Codebusters Presentation

HIM Staffing & Consulting:
What You Need To Know
Tiffany Emigh, Sr. Recruiter for HIM Services
Coder Certifications
There are many certifications out there, so which one(s)
should you get?
 CCA: Entry level, should lead to CCS
 CPC, CPC-H: Physician-based coding with some
 CCS, CCS-P: Hospital-based coding with some
 RHIT, RHIA: Administrative and all-inclusive
Coder Experience
This issue often feels like a catch-22. Coders are expected to have
at least 2-3 years of experience, but how do new coders get that
a) Look into volunteer or internship programs that have potential
to turn into paid work. Our clients only look at paid experience.
b) Start small; get a job as a Medical Records Clerk, or Medical
Records Technician and work your way up to coding.
c) Gather references! If you can volunteer at a hospital, be
communicative with the coding staff around you and let them
know how your work is going. If you can prove your coding
abilities, a Supervisor’s reference may be just what you need to
get a paying job.
First Impressions Count
Your Resume is the first thing any employer is going to see, so
make sure that it leaves a lasting impression. Employers want to
Details, details, details. Every little thing that you have done matters
i.e. do you know medical terminology? Are you familiar with ICD-9
and CPT coding? What specialties have you coded for specifically?
Professional Summary: a summary of all of the skills you have
developed as a coder that are relevant to the job for which you are
applying. This includes coding specialties, coding projects, EHR
experience, coding productivity rate, work ethic, and any accolades
you’ve earned. For students, this could include GPA, Dean’s list, or
volunteer work on the side.
DO NOT submit a cover letter. For coding jobs, cover letters aren’t
looked at.
DO NOT include an “objective” on your resume. We know you want to
be a coder, that’s a given.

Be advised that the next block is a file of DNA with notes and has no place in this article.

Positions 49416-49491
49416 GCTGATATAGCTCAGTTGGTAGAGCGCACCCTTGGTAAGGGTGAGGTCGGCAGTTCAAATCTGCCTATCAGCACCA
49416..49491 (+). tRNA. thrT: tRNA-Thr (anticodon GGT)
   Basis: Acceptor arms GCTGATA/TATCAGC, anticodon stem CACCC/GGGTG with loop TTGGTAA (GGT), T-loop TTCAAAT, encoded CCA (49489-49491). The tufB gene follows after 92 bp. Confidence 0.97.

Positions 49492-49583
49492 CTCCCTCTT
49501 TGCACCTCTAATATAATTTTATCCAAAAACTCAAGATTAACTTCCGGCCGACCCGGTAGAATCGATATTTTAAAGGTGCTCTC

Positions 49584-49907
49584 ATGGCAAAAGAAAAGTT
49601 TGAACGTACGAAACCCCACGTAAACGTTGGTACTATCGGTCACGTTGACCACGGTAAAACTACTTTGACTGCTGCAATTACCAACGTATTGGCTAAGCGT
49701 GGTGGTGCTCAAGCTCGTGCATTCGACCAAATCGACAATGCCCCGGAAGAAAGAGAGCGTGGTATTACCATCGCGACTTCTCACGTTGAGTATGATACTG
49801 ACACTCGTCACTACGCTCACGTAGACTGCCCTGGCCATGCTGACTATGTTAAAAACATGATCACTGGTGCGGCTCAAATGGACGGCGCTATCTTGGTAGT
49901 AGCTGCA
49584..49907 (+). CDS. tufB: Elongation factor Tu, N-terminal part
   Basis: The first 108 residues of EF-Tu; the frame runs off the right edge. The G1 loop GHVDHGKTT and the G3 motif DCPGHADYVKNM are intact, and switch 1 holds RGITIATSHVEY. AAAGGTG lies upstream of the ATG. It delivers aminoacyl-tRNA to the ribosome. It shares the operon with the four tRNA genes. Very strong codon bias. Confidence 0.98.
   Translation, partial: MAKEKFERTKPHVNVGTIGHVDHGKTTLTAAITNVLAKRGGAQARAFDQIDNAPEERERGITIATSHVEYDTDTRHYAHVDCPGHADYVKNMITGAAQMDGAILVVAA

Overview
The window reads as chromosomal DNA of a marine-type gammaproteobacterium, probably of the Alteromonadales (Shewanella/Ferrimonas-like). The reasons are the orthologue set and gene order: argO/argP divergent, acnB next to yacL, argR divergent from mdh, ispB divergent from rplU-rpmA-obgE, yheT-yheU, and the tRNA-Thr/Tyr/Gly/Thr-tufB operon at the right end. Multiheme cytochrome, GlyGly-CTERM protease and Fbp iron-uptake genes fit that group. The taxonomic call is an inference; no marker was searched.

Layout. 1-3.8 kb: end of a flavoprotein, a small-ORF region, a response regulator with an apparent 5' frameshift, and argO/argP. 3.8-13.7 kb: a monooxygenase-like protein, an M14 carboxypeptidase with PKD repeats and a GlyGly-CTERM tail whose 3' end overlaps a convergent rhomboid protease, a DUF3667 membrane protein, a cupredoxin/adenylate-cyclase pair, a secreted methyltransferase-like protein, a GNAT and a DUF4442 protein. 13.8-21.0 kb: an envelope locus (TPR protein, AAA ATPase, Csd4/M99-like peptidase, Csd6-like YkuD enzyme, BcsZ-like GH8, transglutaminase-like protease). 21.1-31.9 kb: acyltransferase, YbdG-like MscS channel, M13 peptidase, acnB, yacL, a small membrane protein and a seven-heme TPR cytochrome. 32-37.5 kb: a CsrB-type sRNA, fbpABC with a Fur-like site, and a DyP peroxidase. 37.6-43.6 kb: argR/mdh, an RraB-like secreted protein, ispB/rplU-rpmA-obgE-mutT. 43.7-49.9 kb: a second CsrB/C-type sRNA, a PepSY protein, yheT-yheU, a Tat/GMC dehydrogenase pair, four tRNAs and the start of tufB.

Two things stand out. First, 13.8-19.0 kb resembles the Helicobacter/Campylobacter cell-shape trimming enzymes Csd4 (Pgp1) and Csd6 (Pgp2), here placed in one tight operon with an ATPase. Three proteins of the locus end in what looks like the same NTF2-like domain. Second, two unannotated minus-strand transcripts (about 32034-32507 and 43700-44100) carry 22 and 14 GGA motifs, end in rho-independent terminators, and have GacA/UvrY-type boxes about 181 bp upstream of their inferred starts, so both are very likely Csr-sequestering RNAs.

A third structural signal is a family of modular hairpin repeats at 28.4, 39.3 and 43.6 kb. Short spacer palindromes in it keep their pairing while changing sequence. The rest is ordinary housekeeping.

Good Resumes Look Like
Bad Resumes Look Like
Back Up Your Resume
 Letters of Recommendation should be included with your
resume to back up any claims you make in your professional
*In some cases, a letter of recommendation can be
considered in lieu of experience*
 Always include a copy of your coding certificate(s).
 Include information regarding any written publications you have
been a part of.
 List any organizations you are a member of; AAPC or AHIMA.
What to Expect in the
Productivity standards and quality guidelines are always specific to
the facility/office, but general guidelines do exist to help us
understand what is commonly expected.
AHIMA coding productivity standards are a good reference:
– Inpatient Coding: ~24 records per 8 hours, 3 per hour
– Outpatient Coding (Ambulatory, Surgeries): ~40 records per 8 hours,
5 per hour
– Emergency Department Coding: ~120 records per 8 hours, 15 per
– Ancillary Coding: ~240 records per 8 hours, 30 per hour
– Hierarchical Category Condition Coding (HCC): ~320 records per 8
hours, 40 per hour
– Professional Services Coding (E&M leveling): Varies drastically
depending on specialty.
Coding accuracy for all specialties is typically 96% or better.
Coding Education
 ICD-10 Made Easy: ER Coding book by Linda Kobayashi sold on
 FREE CEUs for coding credential maintenance.
 CEUs are earned by taking our online courses, which can be
found at
What the links look like:
Before Entering the Course
Be sure to utilize our list of coding tools to assist you. These items can be
downloaded and saved to your computer.
Coding Exams
We created coding exams that we use for preemployment purposes, but they can also be used for
coding practice and can be found on our page.
Currently our tests cover:
– ICD-9 and ICD-10 Inpatient & Outpatient Diagnosis and
– Emergency Room Diagnosis
– IV Infusions & Injections
Professional Services and HCC tests are in the works.
In Conclusion
The coding world is highly competitive.
Learn as much as you can and be
prepared to meet coding expectations.

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